Mastering technology, however, has not always been a hallmark of the meetings industry. "Historically, the industry has been behind the curve on the tech side," says Mike Mason, founder and CEO of online meeting booking platform Zentila. "We have now begun to embrace technology, but we're behind, and there's so much available now that we sometimes don't even know where to turn."
Get Ready for Virtual Speakers
Through hybrid meetings, many organizations have become comfortable with the concept of the virtual attendee. But what about the virtual speaker? Futurist David Houle, a keynote speaker and author of The Shift Age, predicts, "We're going to see more speakers presenting in cyberspace. If a speaker is not doing an interactive session, it will be very easy to give a presentation from any properly equipped studio. The only part of the equation that needs to develop is the comfort level of attendees for receiving information this way."
Ball says the ways in which we communicate visually also will change dramatically over the next 10 years. "It is not incomprehensible to have holographic displays, or the ability to project yourself in a vivid 3-D form from another location and interact with people," he notes. "We'll have all kinds of display formats: transparent, flexible, you name it. By 2020, I think visual display technology will equal that of the human eye; you might not be able to distinguish a display from what's real."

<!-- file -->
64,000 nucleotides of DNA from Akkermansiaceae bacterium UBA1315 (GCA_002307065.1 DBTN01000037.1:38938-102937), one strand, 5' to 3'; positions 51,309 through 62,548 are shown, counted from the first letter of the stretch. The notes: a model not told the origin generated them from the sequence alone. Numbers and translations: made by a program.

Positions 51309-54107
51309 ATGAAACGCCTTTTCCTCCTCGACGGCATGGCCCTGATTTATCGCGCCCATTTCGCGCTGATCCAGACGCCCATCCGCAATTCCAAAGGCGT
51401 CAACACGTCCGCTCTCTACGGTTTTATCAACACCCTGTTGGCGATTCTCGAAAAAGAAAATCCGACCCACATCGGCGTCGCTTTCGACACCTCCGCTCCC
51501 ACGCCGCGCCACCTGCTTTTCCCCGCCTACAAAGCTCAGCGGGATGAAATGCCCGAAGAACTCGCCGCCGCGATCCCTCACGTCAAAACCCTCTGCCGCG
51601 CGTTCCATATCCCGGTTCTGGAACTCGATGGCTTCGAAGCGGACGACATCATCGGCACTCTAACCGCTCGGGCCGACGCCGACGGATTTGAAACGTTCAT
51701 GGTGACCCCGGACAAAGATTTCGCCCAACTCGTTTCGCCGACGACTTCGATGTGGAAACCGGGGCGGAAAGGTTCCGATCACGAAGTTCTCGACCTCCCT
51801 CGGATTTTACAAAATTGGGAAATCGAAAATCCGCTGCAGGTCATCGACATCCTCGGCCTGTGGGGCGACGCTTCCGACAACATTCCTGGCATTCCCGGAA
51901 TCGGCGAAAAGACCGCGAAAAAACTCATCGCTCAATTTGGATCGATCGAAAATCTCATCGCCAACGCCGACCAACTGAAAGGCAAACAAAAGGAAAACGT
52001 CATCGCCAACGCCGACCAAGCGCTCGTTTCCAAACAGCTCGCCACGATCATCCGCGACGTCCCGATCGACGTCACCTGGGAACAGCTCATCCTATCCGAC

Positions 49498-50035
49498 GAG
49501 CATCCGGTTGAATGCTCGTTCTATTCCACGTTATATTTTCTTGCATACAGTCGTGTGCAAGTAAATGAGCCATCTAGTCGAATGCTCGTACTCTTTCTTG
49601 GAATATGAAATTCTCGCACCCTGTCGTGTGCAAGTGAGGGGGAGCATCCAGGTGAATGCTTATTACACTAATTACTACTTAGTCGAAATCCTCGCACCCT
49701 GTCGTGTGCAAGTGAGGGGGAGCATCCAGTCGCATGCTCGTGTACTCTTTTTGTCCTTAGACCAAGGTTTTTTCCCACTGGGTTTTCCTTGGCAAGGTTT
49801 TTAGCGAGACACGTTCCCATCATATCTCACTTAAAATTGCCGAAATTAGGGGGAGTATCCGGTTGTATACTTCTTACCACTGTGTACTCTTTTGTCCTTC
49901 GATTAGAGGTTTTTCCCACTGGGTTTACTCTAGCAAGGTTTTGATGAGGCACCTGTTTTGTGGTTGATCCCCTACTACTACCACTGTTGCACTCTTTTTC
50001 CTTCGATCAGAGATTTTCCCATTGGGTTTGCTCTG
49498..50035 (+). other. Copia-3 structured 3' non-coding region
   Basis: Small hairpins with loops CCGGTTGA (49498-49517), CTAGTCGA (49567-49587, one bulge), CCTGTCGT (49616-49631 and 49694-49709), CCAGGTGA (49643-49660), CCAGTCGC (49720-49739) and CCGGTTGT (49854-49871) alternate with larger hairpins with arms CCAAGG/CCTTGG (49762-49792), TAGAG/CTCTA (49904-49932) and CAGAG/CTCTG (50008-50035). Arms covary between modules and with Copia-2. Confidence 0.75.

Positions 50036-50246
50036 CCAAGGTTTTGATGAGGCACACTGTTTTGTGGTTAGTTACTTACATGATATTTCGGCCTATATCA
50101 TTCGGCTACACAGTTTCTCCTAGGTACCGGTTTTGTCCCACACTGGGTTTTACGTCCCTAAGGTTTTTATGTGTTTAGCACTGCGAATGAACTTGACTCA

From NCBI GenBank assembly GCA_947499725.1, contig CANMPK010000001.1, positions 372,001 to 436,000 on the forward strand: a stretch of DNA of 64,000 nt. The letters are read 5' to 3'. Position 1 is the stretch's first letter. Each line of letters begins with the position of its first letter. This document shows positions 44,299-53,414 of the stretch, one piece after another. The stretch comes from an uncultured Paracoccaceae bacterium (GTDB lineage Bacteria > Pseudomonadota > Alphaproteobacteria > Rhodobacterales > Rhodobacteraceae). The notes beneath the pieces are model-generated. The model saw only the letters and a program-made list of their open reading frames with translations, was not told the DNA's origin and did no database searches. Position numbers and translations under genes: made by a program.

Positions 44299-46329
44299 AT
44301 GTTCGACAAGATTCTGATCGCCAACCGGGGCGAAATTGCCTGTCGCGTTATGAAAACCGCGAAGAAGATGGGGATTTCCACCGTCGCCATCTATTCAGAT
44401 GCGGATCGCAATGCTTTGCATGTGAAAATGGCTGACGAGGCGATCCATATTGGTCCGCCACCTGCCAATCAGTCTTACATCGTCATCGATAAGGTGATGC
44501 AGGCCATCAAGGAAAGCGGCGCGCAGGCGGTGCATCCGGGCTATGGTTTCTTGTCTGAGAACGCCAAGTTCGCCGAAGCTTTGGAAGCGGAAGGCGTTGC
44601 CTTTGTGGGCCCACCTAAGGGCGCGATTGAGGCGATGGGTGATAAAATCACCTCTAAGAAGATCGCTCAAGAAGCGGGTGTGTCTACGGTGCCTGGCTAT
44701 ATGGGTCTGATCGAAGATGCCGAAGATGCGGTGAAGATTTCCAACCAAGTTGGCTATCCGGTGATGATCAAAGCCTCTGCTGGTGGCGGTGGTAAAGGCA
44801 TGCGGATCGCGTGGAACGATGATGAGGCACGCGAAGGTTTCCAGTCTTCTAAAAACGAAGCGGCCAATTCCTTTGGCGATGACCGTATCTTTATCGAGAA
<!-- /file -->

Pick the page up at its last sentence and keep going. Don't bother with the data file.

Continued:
We're already getting a glimpse into what the future of visual meetings communication will be like. Today, we have interactive whiteboards - SMART Boards - that allow dozens of people to work on the same whiteboard, for example, says The Grove Consultants International's David Sibbet. Increased connectivity and visual displays, he believes, will lead to greater collaboration among attendees and, "meetings supported by really rich access to data. We've never really had that before. Companies are collecting all kinds of data now, and there are many people out there who are trying to figure out how to look at data and analyze and package it all in real time."
From Monologue to Dialogue
In the future, meetings will not just be one-way communication vessels; they'll be conversations that harness the power of social media to expand the conversation beyond meeting room walls and across borders.
Social media, Ball believes, will have planners relying more on feedback from attendees than ever before. "Instead of top-down, it'll be bottom-up," he says. "Social media brings in all this input that attendees didn't have before, and they will demand a greater say in who's speaking and what's happening on site."